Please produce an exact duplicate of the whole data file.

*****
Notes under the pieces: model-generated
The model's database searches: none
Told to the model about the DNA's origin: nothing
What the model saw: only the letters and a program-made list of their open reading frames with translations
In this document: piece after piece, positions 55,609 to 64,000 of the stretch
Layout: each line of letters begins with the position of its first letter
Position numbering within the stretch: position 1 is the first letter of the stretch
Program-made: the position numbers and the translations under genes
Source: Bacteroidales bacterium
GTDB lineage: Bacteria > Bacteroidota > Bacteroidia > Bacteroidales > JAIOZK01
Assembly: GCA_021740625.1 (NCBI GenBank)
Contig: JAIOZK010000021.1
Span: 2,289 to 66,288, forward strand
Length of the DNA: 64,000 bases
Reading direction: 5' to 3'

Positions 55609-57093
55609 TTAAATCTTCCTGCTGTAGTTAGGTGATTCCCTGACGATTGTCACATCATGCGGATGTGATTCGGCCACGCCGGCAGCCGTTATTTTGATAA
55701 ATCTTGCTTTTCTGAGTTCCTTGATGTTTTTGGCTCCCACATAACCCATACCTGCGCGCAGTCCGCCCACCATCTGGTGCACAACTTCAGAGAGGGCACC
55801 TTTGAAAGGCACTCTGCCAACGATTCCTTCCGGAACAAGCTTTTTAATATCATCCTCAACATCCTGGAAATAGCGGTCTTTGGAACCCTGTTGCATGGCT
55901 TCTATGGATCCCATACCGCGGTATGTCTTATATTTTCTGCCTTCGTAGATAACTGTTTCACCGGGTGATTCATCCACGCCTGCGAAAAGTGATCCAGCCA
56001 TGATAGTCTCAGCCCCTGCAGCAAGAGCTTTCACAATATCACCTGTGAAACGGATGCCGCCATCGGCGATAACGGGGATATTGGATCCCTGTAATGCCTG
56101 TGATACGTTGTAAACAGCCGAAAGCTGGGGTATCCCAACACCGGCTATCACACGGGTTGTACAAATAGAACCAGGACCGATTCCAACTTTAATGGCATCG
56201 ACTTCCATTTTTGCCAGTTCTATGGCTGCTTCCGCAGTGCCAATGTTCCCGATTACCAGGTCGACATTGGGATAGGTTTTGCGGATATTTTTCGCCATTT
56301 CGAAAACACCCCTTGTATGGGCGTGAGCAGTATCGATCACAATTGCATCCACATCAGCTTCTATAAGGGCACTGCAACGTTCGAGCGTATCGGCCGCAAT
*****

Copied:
Notes under the pieces: model-generated
The model's database searches: none
Told to the model about the DNA's origin: nothing
What the model saw: only the letters and a program-made list of their open reading frames with translations
In this document: piece after piece, positions 55,609 to 64,000 of the stretch
Layout: each line of letters begins with the position of its first letter
Position numbering within the stretch: position 1 is the first letter of the stretch
Program-made: the position numbers and the translations under genes
Source: Bacteroidales bacterium
GTDB lineage: Bacteria > Bacteroidota > Bacteroidia > Bacteroidales > JAIOZK01
Assembly: GCA_021740625.1 (NCBI GenBank)
Contig: JAIOZK010000021.1
Span: 2,289 to 66,288, forward strand
Length of the DNA: 64,000 bases
Reading direction: 5' to 3'

Positions 55609-57093
55609 TTAAATCTTCCTGCTGTAGTTAGGTGATTCCCTGACGATTGTCACATCATGCGGATGTGATTCGGCCACGCCGGCAGCCGTTATTTTGATAA
55701 ATCTTGCTTTTCTGAGTTCCTTGATGTTTTTGGCTCCCACATAACCCATACCTGCGCGCAGTCCGCCCACCATCTGGTGCACAACTTCAGAGAGGGCACC
55801 TTTGAAAGGCACTCTGCCAACGATTCCTTCCGGAACAAGCTTTTTAATATCATCCTCAACATCCTGGAAATAGCGGTCTTTGGAACCCTGTTGCATGGCT
55901 TCTATGGATCCCATACCGCGGTATGTCTTATATTTTCTGCCTTCGTAGATAACTGTTTCACCGGGTGATTCATCCACGCCTGCGAAAAGTGATCCAGCCA
56001 TGATAGTCTCAGCCCCTGCAGCAAGAGCTTTCACAATATCACCTGTGAAACGGATGCCGCCATCGGCGATAACGGGGATATTGGATCCCTGTAATGCCTG
56101 TGATACGTTGTAAACAGCCGAAAGCTGGGGTATCCCAACACCGGCTATCACACGGGTTGTACAAATAGAACCAGGACCGATTCCAACTTTAATGGCATCG
56201 ACTTCCATTTTTGCCAGTTCTATGGCTGCTTCCGCAGTGCCAATGTTCCCGATTACCAGGTCGACATTGGGATAGGTTTTGCGGATATTTTTCGCCATTT
56301 CGAAAACACCCCTTGTATGGGCGTGAGCAGTATCGATCACAATTGCATCCACATCAGCTTCTATAAGGGCACTGCAACGTTCGAGCGTATCGGCCGCAAT